JP Morgan shares are up nearly 2% at $104 per share during today’s pre-market stock trading activity following the firm’s release of its results for the third quarter of 2020, with the American bank beating both earnings and revenue estimates for the three-month period.
The bank headed by Jamie Dimon (pictured) reported this morning that it brought $29.1bn in revenues during the third quarter of the year, a number that fell only $200 million shy of what the firm generated a year ago, although higher than the $28.21bn analysts were forecasting for the quarter.
The firm’s consumer and community banking segment was the most battered during the quarter, with revenues dropping 9% as a result of the economic fallout caused by the pandemic in the United States, with consumer and business banking being the most affected sub-segment.
That said, home lending revenues boomed during the quarter, growing 17% as a result of higher mortgage application volumes influenced by the current low interest rate environment.
Moreover, JP Morgan managed to grow its investment banking revenues by 21% during the three-month period, a situation that helped offset the deceleration in traditional banking services revenues, mostly fueled by the positive performance of the firm’s fixed-income trading desk during the quarter.
Finally, the bank’s net income jumped 4% during the quarter, ending the three-month period at $9.44bn while earnings per share landed at $2.92, a number that is 30% higher than the Street’s estimate of $2.24 for the period and 9% higher than the bank’s earnings during the same period last year.
Perhaps the most interesting number in today’s quarterly report is the bank’s provision for loan losses, with JP Morgan taking only $611 million in additional reserves while analysts were estimating as much as $2.88bn in provisions for the quarter amid the unprecedented crisis resulting from the virus outbreak.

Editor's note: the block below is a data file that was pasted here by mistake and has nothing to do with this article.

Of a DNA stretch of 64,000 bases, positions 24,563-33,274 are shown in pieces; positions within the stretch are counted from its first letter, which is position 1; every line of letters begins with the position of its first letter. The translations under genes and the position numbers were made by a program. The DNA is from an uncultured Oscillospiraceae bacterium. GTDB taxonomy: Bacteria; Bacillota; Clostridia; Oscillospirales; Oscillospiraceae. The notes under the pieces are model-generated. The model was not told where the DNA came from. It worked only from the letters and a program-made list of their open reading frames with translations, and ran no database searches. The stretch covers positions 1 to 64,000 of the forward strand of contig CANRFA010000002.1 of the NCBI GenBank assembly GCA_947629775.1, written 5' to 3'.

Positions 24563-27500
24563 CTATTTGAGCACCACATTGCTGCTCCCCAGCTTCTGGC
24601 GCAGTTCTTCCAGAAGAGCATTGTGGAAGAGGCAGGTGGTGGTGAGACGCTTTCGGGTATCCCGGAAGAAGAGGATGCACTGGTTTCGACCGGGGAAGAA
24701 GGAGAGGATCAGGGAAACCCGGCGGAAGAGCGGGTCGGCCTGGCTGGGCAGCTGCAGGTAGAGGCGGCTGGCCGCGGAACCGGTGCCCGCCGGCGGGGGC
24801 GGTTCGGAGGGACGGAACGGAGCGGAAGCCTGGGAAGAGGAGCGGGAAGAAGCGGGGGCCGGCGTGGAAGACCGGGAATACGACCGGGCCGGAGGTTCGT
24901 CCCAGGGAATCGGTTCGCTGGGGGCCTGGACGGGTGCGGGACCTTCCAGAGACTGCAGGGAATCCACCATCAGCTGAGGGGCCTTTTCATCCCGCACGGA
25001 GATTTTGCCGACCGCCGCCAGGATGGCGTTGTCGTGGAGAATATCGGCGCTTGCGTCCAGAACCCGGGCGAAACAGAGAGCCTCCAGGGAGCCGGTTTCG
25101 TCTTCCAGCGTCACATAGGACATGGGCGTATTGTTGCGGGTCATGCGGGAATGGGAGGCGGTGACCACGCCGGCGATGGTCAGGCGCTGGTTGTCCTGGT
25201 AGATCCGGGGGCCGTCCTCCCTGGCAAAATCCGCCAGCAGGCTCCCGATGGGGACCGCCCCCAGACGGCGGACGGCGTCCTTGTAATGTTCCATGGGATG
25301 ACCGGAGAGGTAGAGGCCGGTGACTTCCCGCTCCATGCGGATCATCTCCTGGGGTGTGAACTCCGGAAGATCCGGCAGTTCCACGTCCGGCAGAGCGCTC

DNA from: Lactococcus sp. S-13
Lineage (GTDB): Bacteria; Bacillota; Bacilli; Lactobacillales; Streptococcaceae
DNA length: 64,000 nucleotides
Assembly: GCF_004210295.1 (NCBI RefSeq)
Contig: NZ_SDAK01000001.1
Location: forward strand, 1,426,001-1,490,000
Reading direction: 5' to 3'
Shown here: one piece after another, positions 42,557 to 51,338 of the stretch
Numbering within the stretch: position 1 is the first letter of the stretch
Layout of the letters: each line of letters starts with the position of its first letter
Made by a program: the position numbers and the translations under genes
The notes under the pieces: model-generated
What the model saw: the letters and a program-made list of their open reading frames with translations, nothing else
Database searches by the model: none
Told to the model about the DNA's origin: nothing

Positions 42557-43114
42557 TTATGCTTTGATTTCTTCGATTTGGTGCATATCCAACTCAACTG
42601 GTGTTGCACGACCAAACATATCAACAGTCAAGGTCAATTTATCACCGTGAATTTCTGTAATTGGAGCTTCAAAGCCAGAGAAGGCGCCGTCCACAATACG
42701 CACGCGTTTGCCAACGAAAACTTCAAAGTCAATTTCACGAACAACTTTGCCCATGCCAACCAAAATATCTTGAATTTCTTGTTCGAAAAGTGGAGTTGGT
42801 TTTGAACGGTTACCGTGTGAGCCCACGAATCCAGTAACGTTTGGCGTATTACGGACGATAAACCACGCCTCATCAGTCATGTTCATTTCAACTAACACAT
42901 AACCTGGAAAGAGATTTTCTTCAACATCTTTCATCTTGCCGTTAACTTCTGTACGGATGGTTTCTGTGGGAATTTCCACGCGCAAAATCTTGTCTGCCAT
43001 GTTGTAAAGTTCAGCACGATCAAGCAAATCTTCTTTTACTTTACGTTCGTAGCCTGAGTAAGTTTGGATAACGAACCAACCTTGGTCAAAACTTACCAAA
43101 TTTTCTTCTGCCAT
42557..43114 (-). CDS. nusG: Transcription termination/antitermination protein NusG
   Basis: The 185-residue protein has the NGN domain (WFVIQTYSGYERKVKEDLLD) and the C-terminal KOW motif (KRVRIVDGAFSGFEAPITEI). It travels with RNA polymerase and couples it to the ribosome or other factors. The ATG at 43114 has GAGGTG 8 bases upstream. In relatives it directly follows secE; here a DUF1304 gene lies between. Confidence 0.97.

These lower reserves represent a change in the way the bank is dealing with the crisis, as JP Morgan apparently believes its current build-up is large enough to sustain a potential wave of defaults resulting from the economic deceleration caused by the virus in the short run.
In fact, the bank actually reduced its reserves by $600 million during the quarter once net charge-offs are deducted from the total reserves the bank provisioned during the period.
Are JP Morgan numbers telling a story?
A reduction in reserves is perhaps signaling that JP Morgan is foretelling that the worst of the pandemic – in economic terms – is over and the bank’s updated unemployment rate and GDP growth forecasts have been adjusted according to this view.
The American bank is now seeing an unemployment rate of 7.3% by the end of next year and a 2.4% slump in the US gross domestic product by the fourth quarter of 2021 – in both cases, these numbers represent a slightly more optimistic view about the future of the US economy.
Meanwhile, JP Morgan may feel its current reserves are large enough to sustain any upcoming defaults, with charge-offs still sitting at low levels compared to other recessionary periods such as the 2007-2008 financial crisis.
What’s next for JP Morgan shares?
Today’s price action in JP Morgan shares still falls short of breaking the sideways consolidation pattern shown in the chart above, although the bank’s optimistic outlook could generate enough positive momentum for that to accomplished.
The current backdrop remains fairly unfavorable for banks to some extent, but JP Morgan’s ability to maintain its revenues and earnings during the downturn by relying on other streams to cushion the blow to its consumer banking segment is perhaps the most attractive feature of this investment at the moment.
A move above that consolidation range could be signaling that investors are ready to lift the shares to its June highs, with the MACD already sending a buy signal while stepping into positive territory.